Proton pump inhibitors (PPIs)—medications commonly used to treat heartburn, acid reflux, and ulcers—have been linked with potentially serious side effects including a possible increased risk of bone fractures. In a new Alimentary Pharmacology & Therapeutics study, however, patients with Barrett’s eosophagus—a long-term complication of acid reflux— who took high doses of PPIs for prolonged periods were no more likely to have bone fractures or evidence of bone thinning (osteopenia or osteoporosis) than people in the general population.
Statins used for the treatment of high cholesterol may have other beneficial effects, but there has been reluctance to prescribe them to patients with liver disease because of concerns that they may cause abnormal liver enzyme levels in the blood. In a new Alimentary Pharmacology & Therapeutics analysis of data from the Danish National Patient Registry, patients with cirrhosis of the liver due to alcohol had a 43% lower risk of dying prematurely than patients not on statins.
The intestinal barrier of patients with the gastrointestinal disease IBS allows bacteria to pass more freely than in healthy people, according to a study led by researchers at Linköping University in Sweden. The study, published in the scientific journal Gastroenterology, is the first to investigate IBS using living bacteria.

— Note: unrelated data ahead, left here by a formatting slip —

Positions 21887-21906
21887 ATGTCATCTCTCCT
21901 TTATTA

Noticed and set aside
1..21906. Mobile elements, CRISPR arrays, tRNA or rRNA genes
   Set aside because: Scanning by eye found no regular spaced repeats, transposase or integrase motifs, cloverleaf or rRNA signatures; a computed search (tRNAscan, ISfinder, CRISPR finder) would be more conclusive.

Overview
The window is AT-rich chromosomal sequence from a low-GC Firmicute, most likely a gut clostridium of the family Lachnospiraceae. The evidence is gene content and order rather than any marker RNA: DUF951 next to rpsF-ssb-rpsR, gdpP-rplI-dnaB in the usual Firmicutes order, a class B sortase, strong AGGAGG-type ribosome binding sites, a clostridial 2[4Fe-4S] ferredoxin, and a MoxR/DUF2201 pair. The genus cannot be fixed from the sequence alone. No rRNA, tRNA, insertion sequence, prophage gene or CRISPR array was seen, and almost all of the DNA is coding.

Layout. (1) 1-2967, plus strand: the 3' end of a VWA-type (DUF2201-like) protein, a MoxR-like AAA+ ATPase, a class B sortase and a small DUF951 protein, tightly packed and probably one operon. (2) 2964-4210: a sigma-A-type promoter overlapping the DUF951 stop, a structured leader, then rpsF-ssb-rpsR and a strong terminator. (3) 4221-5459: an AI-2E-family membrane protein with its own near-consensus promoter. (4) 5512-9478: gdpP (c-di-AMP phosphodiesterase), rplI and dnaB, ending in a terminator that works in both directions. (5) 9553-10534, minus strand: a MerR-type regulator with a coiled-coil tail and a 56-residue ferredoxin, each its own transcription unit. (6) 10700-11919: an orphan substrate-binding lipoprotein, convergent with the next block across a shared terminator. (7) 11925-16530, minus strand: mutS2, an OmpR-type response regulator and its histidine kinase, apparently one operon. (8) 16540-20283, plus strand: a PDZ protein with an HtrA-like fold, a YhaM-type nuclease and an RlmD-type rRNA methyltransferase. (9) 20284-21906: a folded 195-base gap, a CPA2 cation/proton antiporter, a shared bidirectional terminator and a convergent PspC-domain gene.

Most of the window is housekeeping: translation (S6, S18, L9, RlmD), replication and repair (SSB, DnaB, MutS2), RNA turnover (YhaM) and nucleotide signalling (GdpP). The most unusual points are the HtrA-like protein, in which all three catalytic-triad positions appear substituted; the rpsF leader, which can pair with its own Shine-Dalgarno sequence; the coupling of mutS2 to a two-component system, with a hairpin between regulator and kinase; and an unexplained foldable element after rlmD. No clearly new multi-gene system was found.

Infections during infancy are associated with increased risk for gluten intolerance (celiac disease) later on. Apparently the risk is particularly high in the case of repeated gastrointestinal infections in the first year of life. This conclusion was drawn by scientists of the Institute for Diabetes Research at Helmholtz Zentrum München, a partner in the German Center for Diabetes Research (DZD), after analyzing data provided by the Bavarian Association of Statutory Health Insurance Physicians. Results from this study have now been published in the current issue of the ‘American Journal of Epidemiology’.
Novel study finds evidence for association between breastfeeding duration and maternal obesity and development of nonalcoholic fatty liver disease in adolescents, reports the Journal of Hepatology